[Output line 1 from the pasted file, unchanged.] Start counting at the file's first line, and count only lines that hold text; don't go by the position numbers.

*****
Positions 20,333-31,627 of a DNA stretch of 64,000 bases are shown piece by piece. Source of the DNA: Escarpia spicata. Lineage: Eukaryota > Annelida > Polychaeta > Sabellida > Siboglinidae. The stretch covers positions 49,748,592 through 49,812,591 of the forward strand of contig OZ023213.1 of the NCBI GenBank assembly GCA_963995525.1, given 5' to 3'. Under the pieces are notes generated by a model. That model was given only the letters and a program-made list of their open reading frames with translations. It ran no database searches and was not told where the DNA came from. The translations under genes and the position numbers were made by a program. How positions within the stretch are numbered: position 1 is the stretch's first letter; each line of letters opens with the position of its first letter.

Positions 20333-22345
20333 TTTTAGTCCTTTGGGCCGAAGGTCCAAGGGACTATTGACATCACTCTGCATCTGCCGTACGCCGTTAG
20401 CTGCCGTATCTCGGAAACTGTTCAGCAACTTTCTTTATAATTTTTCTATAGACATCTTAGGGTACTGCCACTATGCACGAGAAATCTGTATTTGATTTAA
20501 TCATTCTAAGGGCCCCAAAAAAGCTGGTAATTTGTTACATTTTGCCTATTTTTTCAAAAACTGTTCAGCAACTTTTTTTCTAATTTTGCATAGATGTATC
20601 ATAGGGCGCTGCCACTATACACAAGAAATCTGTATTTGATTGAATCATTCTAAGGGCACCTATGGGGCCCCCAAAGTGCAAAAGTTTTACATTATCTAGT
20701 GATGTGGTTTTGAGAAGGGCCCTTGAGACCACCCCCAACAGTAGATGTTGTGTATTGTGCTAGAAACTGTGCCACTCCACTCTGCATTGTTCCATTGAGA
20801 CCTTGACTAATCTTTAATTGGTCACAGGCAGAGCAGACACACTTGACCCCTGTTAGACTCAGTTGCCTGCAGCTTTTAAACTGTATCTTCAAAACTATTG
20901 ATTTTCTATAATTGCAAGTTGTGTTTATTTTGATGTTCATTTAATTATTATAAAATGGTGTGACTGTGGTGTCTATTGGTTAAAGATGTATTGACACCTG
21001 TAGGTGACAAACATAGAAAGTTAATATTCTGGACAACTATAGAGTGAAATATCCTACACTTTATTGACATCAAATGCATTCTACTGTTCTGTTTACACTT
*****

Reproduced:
Positions 20,333-31,627 of a DNA stretch of 64,000 bases are shown piece by piece. Source of the DNA: Escarpia spicata. Lineage: Eukaryota > Annelida > Polychaeta > Sabellida > Siboglinidae. The stretch covers positions 49,748,592 through 49,812,591 of the forward strand of contig OZ023213.1 of the NCBI GenBank assembly GCA_963995525.1, given 5' to 3'. Under the pieces are notes generated by a model. That model was given only the letters and a program-made list of their open reading frames with translations. It ran no database searches and was not told where the DNA came from. The translations under genes and the position numbers were made by a program. How positions within the stretch are numbered: position 1 is the stretch's first letter; each line of letters opens with the position of its first letter.